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5 of 5 people found the following review helpful By Atma Weapon on September 18, 2009
Format: Toy Verified Purchase
Product Description:

Notre Dame comes in the box pictured. Inside the box are included an attractive 8 page set of instructions and one reference insert (all printed in color on glossy letter-sized paper), 5 game board sections (more on this below), 3 Notre Dame tiles, 45 action cards, 15 person cards, 70 influence markers, 5 black markers, 5 trusted friends, 5 carriages, 1 bell-ringer, 20 messages, 25 gold coins, and 84 prestige tokens. There is also a black plastic item and card organizer that occupies the box. This organizer has two obvious compartments for cards and five other compartments (one in each corner as well as one large compartment in the center). I'm not really sure how exactly the organizer is intended to be used, though, and the plastic it is made out of is very thin and non-durable. My organizer had two cracks in the corners upon arrival (probably not too important). In terms of the game boards, each player gets one and you assemble them into the overall game board depending on how many players you have (and the Notre Dame tiles always go in the middle). The boards are irregular octagons made from cardboard with attractive designs and a nice glossy finish (the boards are a large part of what attracted me to the game in the first place). The cards are about the same size as regular playing cards and have attractive illustrations, and are probably a bit less durable than regular playing cards (they feel more cardboard-like and less plastic but I don't really know and it's not extremely noticeable). The influence markers and rat markers are small (maybe 1/4" cubed), colored wooden cubes. The trusted friends and carriages are made of the same wooden material but are in more complex shapes.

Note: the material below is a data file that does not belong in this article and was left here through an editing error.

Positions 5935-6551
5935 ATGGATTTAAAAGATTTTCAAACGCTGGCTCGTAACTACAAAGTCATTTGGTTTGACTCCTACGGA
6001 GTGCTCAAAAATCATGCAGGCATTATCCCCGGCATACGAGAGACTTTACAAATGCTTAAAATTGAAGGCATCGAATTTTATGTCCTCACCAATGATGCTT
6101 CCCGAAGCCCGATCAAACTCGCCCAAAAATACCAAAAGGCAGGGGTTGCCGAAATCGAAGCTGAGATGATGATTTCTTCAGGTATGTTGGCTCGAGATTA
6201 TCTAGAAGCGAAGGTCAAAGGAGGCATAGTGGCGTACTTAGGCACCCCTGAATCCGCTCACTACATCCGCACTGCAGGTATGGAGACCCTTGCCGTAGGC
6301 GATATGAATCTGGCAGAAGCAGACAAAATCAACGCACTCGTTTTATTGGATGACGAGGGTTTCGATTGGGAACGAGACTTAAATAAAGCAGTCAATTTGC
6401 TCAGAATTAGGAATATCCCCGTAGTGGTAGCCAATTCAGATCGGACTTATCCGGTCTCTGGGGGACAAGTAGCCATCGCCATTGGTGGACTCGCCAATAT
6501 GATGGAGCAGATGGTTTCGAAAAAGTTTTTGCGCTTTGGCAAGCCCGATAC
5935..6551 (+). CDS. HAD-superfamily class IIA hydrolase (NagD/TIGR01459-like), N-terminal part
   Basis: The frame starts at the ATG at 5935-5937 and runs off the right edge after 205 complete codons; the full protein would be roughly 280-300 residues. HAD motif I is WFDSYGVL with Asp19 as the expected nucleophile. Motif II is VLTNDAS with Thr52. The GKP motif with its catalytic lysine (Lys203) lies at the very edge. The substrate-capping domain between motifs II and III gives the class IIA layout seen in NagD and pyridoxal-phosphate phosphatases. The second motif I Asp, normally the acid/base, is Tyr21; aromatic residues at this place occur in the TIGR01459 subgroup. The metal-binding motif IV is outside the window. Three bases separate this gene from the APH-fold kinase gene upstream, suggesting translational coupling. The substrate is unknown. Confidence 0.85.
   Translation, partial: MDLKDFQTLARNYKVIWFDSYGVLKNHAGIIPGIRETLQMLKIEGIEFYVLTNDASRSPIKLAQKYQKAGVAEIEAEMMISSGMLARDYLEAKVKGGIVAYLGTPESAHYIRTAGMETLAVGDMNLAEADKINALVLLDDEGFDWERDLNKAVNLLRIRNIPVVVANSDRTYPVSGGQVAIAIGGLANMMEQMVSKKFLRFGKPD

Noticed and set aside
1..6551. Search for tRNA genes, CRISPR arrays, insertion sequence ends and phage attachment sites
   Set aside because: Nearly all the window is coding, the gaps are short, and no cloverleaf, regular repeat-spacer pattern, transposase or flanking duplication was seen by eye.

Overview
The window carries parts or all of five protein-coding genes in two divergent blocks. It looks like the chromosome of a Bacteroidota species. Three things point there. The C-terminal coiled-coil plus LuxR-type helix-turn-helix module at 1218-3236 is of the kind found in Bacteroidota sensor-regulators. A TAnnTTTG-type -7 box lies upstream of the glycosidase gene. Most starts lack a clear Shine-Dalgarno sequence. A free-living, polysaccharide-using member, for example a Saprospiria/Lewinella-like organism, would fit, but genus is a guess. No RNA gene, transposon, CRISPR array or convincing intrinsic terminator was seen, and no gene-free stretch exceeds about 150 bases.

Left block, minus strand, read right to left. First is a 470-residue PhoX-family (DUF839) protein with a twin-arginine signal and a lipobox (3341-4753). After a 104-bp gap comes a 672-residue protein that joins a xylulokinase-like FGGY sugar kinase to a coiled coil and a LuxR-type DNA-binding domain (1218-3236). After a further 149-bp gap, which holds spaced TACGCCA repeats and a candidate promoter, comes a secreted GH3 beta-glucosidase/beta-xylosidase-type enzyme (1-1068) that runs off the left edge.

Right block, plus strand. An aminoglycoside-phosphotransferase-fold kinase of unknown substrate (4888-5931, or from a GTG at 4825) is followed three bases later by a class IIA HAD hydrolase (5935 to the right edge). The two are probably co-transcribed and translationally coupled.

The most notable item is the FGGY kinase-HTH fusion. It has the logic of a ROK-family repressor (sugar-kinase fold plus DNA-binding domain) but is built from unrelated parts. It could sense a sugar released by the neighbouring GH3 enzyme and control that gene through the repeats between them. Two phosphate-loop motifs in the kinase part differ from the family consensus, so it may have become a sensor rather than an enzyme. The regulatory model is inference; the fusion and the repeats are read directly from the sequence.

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3 of 3 people found the following review helpful By Godly Gadfly on January 22, 2012
Format: Toy
Notre Dame is and remains an outstanding euro, and several years after graduating off the production line as part of the class of 2007, has to be considered one of the highest achievers of the light-medium games from that year, by typifying some of the best that the genre can offer. It doesn't quite have the depth of classics like Puerto Rico or Caylus, but compensates for this by being more accessible, and serves well as a somewhat lighter and quicker game that is both intuitive and elegant. Yet it's not to be underestimated or considered as a game of luck - far from it, because Notre Dame offers tense and interesting decisions that require you to manage risk and manipulate a very tight economy, and carefully construct long range plans for your point-scoring objectives. There's just the right balance between tactical choices and strategic options, and the card drafting keeps the game interactive without being overly confrontational, while the finite number of possibilities keep the game from bogging down with analysis paralysis.

It's not too heavy, and yet there's also not a sense that so much strategic fat has been trimmed from the design that the end result is muddied by excessive randomness or that game-play becomes a mere shuffling of cardboard and wood with no real flavour, as is the case with some euros we've seen over the years. In many respects I suppose it is an exercise in efficiency, as many euros are, but the random draw of the cards forces you to plan different paths each game, the draft mechanic adds elements of fun and indirect interaction, and the risk management associated with the rats adds tension, all of which prevent it from being categorized with the mundane or blase.